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News & Journalism: Guides, articles & videos


Fake news, disinformation and propaganda: Old story with a new name

The term "fake news" is recent, but promulgating misleading and false information is age-old. Before the use of social media influencing public opinion by manipulating information was called "disinformation" or disinformation campaigns." Under the heading "Nothing New Here, a BBC article, The (almost) complete history of fake news, states:

Misinformation, spin, lies and deceit have of course been around forever. But what Silverman and others uncovered was a unique marriage between social media algorithms, advertising systems, people prepared to make stuff up to earn some easy cash and an election that gripped a nation and much of the world.

Web pages never die. They just expire.

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The WayBack Machine: Part of the Internet Archive, the Wayback Machine is an archive of the internet, showing pages that have expired or been removed.

Videos to help you evaluate fake news

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Ted Talk: Markham Nolan: How to separate fact and fiction online


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60 Minutes producers investigate 'fake news'

What surprised 60 Minutes producers who reported on "stories that are provably false" and why arguing about it "is like going down the rabbit hole."

How accurate is what you're reading or hearing? Websites for checking rumors and questionable information

Icon of paper with a check markAs we've seen, you can read or hear almost anything. Check out information that seems intended to inflame on these websites.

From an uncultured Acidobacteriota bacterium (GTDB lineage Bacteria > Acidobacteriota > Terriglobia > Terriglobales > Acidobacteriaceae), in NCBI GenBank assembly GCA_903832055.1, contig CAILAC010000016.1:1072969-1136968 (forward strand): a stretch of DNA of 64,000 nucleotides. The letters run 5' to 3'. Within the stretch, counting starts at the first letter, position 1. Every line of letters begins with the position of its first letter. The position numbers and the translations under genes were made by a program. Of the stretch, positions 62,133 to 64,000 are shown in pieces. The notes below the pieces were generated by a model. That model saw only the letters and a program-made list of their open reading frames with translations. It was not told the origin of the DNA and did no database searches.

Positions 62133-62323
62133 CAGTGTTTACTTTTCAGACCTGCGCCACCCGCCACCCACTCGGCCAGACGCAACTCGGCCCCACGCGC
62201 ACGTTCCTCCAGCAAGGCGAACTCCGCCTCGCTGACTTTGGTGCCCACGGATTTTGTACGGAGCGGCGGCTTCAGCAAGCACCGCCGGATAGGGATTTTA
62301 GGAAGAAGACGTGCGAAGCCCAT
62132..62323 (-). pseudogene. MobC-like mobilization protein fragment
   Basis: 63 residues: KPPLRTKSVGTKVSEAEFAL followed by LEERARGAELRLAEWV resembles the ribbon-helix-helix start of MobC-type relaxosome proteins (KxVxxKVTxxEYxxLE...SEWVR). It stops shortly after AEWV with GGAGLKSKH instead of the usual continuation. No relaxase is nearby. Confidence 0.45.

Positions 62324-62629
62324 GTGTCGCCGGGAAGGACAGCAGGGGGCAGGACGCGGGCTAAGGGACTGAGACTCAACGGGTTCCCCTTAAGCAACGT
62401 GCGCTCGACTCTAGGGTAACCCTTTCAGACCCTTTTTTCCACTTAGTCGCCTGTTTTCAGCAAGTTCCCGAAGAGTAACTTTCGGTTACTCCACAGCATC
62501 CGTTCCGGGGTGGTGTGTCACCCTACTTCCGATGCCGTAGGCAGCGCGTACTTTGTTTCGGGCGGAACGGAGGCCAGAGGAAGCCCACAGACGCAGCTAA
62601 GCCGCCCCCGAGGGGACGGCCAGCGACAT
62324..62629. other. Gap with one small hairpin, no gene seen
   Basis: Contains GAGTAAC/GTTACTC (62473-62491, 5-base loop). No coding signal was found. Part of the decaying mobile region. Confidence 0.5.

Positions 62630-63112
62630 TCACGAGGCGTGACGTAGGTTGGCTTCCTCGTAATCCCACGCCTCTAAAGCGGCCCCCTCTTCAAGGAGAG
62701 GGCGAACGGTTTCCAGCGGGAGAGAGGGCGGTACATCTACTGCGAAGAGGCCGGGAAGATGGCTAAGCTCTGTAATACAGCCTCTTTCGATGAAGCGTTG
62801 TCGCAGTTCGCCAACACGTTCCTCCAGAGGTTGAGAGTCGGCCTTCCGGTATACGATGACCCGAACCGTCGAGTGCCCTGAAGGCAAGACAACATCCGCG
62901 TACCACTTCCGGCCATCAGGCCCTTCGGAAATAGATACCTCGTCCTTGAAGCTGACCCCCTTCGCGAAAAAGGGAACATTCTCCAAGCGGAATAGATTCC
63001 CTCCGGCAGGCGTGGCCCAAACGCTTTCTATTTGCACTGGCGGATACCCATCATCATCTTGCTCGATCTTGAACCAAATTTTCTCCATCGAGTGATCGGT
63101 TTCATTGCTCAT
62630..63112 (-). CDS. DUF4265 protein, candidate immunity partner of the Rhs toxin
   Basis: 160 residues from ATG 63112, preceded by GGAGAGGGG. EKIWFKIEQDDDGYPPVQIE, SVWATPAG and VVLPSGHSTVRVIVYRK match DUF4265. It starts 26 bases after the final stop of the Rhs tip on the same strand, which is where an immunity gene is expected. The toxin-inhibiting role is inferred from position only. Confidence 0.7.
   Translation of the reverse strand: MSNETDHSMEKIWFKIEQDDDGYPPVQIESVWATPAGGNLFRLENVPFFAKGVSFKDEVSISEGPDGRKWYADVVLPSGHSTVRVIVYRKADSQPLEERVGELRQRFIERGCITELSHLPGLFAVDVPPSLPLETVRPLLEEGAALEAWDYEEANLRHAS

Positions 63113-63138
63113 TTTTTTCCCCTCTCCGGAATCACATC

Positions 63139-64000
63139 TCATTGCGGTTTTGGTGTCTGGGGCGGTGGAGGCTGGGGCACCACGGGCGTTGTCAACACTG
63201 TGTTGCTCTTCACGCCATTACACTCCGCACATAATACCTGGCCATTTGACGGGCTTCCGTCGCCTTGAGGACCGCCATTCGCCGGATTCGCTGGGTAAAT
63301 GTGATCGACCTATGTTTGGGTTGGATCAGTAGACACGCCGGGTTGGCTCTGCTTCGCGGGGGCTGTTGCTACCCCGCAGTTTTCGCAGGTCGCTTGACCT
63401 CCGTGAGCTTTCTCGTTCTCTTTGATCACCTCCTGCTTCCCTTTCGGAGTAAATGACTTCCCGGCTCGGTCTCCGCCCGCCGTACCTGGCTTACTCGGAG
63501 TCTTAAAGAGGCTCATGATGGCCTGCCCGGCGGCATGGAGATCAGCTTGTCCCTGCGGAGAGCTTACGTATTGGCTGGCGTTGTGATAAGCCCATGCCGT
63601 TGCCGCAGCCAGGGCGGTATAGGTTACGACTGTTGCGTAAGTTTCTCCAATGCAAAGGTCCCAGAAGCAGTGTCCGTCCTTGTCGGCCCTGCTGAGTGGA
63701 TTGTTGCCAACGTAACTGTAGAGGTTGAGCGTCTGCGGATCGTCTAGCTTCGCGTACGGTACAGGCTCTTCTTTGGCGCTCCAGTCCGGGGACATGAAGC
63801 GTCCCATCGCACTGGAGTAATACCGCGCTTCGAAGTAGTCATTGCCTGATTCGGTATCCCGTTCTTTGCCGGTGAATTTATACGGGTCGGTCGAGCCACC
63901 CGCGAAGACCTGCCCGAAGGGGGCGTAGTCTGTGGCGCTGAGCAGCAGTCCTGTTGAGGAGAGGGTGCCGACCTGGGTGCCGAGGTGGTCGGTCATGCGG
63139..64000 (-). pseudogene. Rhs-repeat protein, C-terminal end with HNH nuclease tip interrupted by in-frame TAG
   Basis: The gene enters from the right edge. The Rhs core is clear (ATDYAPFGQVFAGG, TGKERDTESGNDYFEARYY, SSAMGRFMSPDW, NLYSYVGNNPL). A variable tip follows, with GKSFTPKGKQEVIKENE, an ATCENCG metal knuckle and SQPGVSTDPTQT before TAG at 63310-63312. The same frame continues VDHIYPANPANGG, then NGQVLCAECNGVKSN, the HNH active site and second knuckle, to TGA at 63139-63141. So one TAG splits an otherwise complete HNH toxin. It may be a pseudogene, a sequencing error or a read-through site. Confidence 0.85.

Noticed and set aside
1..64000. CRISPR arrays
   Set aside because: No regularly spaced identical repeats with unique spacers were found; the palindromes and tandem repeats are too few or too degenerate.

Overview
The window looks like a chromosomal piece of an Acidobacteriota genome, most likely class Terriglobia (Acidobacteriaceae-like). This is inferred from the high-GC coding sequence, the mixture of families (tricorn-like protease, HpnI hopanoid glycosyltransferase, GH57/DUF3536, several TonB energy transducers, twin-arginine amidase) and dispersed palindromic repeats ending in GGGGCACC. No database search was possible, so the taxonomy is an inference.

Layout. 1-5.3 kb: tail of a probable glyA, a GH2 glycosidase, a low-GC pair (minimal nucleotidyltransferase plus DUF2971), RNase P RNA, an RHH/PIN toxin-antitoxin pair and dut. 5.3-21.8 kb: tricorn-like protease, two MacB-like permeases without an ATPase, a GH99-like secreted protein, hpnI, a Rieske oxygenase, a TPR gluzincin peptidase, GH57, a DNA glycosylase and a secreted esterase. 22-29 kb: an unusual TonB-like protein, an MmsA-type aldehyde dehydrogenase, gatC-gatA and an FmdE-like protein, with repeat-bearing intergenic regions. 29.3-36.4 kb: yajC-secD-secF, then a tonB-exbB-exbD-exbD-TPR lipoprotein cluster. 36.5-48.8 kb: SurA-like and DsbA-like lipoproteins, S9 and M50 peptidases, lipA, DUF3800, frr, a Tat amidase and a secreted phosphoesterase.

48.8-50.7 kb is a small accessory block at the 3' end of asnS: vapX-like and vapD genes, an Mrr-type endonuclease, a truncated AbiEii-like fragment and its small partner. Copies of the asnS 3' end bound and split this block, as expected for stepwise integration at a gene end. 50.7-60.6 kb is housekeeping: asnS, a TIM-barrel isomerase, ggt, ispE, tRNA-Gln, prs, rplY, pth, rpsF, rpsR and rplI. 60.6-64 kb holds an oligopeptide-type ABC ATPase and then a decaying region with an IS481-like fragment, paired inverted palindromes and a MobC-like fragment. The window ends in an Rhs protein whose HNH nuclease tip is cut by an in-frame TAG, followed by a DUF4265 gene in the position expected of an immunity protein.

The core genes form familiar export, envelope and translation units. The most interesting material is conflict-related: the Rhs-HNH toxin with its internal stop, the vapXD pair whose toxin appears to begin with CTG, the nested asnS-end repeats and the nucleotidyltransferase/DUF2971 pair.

• This nonpartisan, nonprofit organization is a project of the Annenberg Public Policy Center at the University of Pennsylvania.
  • The International Fact-Checking Network: (IFCN) is a forum for fact-checkers worldwide hosted by the Poynter Institute for Media Studies. These organizations fact-check statements by public figures, major institutions and other widely circulated claims of interest to society.”
  • Media Bias Fact Check: This site describes themselves as “the most comprehensive media bias resource on the internet" and includes 1000+ media sources in their database.
  • Politifact: “PolitiFact is a fact-checking website that rates the accuracy of claims by elected officials and others who speak up in American politics. PolitiFact is run by editors and reporters from the Tampa Bay Times . . .”
  • Snopes: “The definitive Internet reference source for urban legends, folklore, myths, rumors, and misinformation.”
  • Sunlight Foundation: “The Sunlight Foundation is a national, nonpartisan, nonprofit organization that uses technology, open data, policy analysis and journalism to make our government and politics more accountable and transparent to all.”

More guides for evaluating websites

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